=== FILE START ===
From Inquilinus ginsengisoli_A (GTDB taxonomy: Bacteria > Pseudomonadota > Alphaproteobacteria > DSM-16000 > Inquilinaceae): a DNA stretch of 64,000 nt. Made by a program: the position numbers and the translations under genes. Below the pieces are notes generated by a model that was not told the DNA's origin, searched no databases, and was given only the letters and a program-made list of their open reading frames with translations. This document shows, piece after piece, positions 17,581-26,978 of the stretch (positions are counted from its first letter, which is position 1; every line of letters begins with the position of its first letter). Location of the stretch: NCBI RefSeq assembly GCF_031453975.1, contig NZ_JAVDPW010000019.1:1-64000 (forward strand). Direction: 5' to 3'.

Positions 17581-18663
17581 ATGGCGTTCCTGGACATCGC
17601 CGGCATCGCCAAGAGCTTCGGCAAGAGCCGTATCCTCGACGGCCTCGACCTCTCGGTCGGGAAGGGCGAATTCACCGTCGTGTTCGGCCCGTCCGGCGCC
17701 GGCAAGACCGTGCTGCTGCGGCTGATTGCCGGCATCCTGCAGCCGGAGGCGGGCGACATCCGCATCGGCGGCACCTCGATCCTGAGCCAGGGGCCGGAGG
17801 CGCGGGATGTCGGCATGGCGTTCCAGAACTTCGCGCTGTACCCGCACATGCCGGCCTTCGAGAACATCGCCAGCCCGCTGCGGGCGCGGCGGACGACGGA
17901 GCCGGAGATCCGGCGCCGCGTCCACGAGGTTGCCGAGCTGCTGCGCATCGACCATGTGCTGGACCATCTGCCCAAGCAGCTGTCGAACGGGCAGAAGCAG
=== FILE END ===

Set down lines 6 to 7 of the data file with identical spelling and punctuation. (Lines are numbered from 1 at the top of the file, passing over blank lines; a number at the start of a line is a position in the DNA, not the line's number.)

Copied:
17801 CGCGGGATGTCGGCATGGCGTTCCAGAACTTCGCGCTGTACCCGCACATGCCGGCCTTCGAGAACATCGCCAGCCCGCTGCGGGCGCGGCGGACGACGGA
17901 GCCGGAGATCCGGCGCCGCGTCCACGAGGTTGCCGAGCTGCTGCGCATCGACCATGTGCTGGACCATCTGCCCAAGCAGCTGTCGAACGGGCAGAAGCAG